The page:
A systematic review of the effectiveness of physical activity interventions in adults with breast cancer by physical activity type and mode of participation

Margaret Husted, James Faulkner, Shanara Abdin, Jacqueline Lavallee

Research output: Contribution to journalReview articleResearchpeer-review

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Abstract

Objectives: Engaging in physical activity following a diagnosis in breast cancer patients improves both survival rates and psychosocial health outcomes. The factors influencing the effectiveness of physical activity interventions for breast cancer patients remain unclear. This systematic review focuses on two questions: are there differences in outcomes depending on; the mode of physical activity undertaken; and whether group-based, or individual, programmes are proposed. Methods: Five databases were searched (PsycINFO, CINAHL, MEDLINE, EMBASE, and Central). Randomised control trials were included if they reported an intervention aiming to increase physical activity amongst breast cancer patients. A total of 1561 records were screened with 17 studies identified for final inclusion. Data extraction and risk of bias analysis were undertaken. A meta-analysis was not possible due to methodological differences between studies. Results: Findings indicate no evident differences in outcomes based on exercise mode adopted. There are some indications that group interventions may have additional beneficial outcomes, in comparison to individual interventions, but this conclusion cannot be drawn definitively due to confounds within study designs, lack of group-based intervention designs, and overall lack of long-term intervention effects. Conclusions: Although there are no indications of negative intervention effects, only 6 of 17 trials demonstrated significant intervention effects were maintained. Greater transparency in reporting of interventions, and research enabling a comparison of physical activity delivery and mode is needed to determine optimum physical activity interventions to maintain patient physical activity and outcomes.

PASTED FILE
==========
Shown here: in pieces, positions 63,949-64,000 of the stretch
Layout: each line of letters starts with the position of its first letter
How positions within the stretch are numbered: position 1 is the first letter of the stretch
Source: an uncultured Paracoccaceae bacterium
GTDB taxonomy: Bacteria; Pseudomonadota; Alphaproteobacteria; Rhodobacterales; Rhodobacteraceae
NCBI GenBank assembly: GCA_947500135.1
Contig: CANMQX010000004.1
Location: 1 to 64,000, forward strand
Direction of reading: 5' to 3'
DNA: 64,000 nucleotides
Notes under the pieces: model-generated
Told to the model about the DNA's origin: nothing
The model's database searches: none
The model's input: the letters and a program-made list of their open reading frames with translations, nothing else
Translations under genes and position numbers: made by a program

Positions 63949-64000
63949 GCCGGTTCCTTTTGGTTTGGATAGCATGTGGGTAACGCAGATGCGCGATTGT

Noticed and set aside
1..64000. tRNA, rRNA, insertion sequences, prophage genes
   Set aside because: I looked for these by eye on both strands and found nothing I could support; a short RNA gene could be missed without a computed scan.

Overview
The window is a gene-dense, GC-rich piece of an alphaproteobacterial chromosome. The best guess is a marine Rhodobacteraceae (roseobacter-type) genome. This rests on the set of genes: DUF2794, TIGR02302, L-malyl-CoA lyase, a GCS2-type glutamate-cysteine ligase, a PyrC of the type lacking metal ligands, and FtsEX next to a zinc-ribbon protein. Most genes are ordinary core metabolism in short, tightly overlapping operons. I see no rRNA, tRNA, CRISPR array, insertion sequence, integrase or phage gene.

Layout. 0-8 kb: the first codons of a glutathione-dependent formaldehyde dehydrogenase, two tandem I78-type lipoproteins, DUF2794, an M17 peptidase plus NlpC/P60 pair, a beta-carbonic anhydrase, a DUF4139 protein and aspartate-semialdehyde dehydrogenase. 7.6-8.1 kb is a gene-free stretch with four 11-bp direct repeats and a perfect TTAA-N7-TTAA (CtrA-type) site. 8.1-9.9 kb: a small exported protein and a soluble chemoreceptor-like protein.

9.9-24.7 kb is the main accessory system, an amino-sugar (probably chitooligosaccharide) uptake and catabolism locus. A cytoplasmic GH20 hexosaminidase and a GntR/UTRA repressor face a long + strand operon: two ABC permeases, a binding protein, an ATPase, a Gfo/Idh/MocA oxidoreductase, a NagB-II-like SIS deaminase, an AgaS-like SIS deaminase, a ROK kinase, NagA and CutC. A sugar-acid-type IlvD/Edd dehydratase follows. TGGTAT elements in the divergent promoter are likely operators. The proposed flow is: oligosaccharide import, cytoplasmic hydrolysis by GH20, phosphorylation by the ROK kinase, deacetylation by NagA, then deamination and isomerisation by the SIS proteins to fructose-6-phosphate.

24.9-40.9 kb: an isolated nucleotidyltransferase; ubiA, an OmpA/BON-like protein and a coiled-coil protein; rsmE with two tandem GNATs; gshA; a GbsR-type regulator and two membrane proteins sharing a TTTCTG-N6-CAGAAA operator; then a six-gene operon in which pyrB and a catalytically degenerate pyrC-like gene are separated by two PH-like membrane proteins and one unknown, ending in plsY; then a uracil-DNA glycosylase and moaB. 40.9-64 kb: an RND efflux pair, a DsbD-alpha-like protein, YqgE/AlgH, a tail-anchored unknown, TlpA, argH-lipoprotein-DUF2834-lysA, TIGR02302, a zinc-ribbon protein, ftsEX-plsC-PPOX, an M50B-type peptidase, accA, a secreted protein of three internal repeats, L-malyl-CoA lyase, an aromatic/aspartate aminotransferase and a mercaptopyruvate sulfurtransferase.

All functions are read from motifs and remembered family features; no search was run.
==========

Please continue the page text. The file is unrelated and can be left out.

Original languageEnglish
Pages (from-to)1381-1393
Number of pages13
JournalPsycho-Oncology
Volume28
Issue number7
DOIs
Publication statusPublished - 30 Apr 2019

Keywords

  • Breast Cancer
  • Exercise
  • Oncology
  • Physical Activity
  • Quality of Life
  • Systematic review

Cite this